Ouagadougou – Limbe



21st January 2009
Dropping off the passports to the Chadian embassy the first thing in the morning. 
Just after leaving the hotel we decide to check the car underneath. It turns out that the front right wheel is broken on the inside.

We found a garage run by two Libyan guys who manage to weld the wheel. Janusz is not too pleased with the job and takes over for 1 hour grinding the wheel to perfection.
After arguing the given price 7500CFA with the owners they tell us not to pay at all if we are not happy with the job. We make a final fair offer but after the second NO we do not insist.

Around 2pm with the visas stamped and wheel fixed we leave town and drive until 150km before the Niger border. It’s already midnight and we are told to wait till 6am for a convoy to escort us further. Camping with other cars on the roadside.


22nd January 2009

6am already behind the others who left 5.30am. In the end we get to the border, cross it smoothly and we’re on our way to Niamey.

Quick pit-stop in the capitol to grab sandwiches and coffee. Before leaving I accidently reverse into a cart with water containers. Big fuss about the broken wheel but after 30 minutes and 2000CFA we are free to leave for Agades in Air Mountains.

250kms before Agades around 11pm we get stopped by the police and are asked to wait till 4pm the following day for a convoy. There is no much we can do as our documents are held but the police.


23rd January 2009

We sleep till 8.30am. Przemek already started preparing the breakfast. It was cold at night so we can only imagine that Przemek was uncomfortable on the roof of the car under the bare sky. The convoy is 4pm so we set a temporary camp (table and 3 chairs) near gendarmerie. Playing cards, reading books and being watched by onlookers who brought their chairs and sat near by.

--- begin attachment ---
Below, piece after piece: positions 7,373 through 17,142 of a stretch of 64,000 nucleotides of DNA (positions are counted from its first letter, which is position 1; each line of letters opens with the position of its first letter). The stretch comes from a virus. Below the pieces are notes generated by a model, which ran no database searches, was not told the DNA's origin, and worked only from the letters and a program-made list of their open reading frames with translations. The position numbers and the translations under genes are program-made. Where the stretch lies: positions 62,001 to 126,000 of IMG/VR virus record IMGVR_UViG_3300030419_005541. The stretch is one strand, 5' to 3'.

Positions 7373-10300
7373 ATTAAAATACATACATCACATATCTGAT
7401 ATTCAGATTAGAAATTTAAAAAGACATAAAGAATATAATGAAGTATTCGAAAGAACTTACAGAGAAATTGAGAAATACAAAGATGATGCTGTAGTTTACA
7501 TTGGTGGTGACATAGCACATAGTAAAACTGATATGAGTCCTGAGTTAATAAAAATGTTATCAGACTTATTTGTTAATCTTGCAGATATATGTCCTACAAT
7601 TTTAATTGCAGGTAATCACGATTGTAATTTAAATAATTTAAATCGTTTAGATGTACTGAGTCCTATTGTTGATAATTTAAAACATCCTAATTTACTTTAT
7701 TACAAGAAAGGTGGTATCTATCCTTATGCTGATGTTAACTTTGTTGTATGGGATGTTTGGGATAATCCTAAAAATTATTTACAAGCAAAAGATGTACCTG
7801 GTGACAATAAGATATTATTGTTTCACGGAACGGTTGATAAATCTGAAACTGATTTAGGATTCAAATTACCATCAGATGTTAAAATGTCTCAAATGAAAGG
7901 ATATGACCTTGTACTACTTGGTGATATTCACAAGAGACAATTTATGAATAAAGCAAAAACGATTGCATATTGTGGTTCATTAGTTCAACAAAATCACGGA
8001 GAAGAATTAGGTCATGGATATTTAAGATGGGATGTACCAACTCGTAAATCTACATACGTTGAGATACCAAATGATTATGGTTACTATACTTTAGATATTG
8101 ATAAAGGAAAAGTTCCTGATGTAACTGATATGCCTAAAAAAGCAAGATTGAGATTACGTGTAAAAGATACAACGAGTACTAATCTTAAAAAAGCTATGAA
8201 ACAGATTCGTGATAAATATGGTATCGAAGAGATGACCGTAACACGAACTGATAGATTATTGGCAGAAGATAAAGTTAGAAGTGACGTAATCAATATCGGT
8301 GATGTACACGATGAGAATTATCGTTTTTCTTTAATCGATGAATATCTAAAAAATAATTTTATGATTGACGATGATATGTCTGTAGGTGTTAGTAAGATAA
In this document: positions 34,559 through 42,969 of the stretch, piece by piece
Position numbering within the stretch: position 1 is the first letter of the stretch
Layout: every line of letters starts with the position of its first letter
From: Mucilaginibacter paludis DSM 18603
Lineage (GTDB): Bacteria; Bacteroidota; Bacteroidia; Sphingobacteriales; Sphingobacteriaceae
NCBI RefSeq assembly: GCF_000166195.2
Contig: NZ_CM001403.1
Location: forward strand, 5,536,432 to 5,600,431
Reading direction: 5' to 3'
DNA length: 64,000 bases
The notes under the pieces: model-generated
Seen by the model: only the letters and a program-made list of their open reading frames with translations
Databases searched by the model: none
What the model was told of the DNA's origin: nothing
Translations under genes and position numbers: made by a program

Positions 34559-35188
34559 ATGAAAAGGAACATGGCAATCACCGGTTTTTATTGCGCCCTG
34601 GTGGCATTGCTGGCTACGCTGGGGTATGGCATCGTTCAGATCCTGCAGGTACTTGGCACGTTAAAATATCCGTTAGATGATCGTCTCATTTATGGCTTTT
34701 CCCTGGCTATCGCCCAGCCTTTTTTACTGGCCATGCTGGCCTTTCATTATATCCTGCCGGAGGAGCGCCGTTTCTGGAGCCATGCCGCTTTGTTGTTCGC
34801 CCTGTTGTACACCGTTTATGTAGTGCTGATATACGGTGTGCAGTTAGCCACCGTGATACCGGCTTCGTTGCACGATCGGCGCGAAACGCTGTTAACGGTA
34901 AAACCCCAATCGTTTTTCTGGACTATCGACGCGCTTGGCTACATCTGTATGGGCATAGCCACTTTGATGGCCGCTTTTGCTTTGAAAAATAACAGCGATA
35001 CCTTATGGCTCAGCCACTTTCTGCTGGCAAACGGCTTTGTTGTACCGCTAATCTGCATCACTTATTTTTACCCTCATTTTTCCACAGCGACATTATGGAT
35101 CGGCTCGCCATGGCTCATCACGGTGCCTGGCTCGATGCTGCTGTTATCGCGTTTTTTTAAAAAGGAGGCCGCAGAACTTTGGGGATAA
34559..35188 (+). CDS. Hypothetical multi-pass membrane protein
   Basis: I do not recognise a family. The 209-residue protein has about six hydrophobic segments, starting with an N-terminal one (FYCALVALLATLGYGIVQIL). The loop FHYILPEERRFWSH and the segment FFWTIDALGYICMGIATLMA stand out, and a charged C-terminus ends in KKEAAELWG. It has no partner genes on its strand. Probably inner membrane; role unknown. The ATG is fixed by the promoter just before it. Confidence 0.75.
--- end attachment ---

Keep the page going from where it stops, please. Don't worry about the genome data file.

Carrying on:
The convoy has two army cars at the front and one at the back. Soldiers with heavy machine guns and grenade dispenser.
We are the third car behind them out of around 20 in total. After 4 hours we get to Agades just after dusk around 8pm.
Our passports are taken by gendarmerie and we are supposed to pick them up in the morning from the police.
The guy who we met while waiting for the convoy is waiting for us. He takes us to a hotel and after negotiating the price €45 for the night.

As sceptical as we are we drive off to the city to check other options. It seems quite tense atmosphere and there is many army guys around.
It feels as if we are the only tourists in town. After checking Oberge d’Azel for 22500CFA per person we are back to the original €45 option.
We are the only people in the hotel.


24th January 2009

After a nice night in the abandoned hotel while packing I bump into the owner who is walking by the swimming pool.
He lets us go without taking any money. Arabs and Tauregs – they either rip you off or you pay nothing.
We went to the police station to pick up our passports. The Police Chief doesn’t hide his unhappiness about us being in town.
He says that we can’t go to Air Mountains as it is too dangerous even for locals and the army.
Omelettes for breakfast in a nice restaurant run by an Algerian guy. We ask him if we can stay overnight but he is reluctant as you need a license in Agades to run a hotel and he does not need any troubles with the Police.

We decide to stay till the morning and go back with the convoy towards Niamey.
It’s not the ideal way but convoys to Zinder go only on Saturdays, Tuesdays and Thursdays so we’ve just missed one.

We visit the mosque which is the oldest one in North Africa. 15000CFA for three of us but worth every penny. Very narrow passage to the top where there is a beautiful view of the whole town.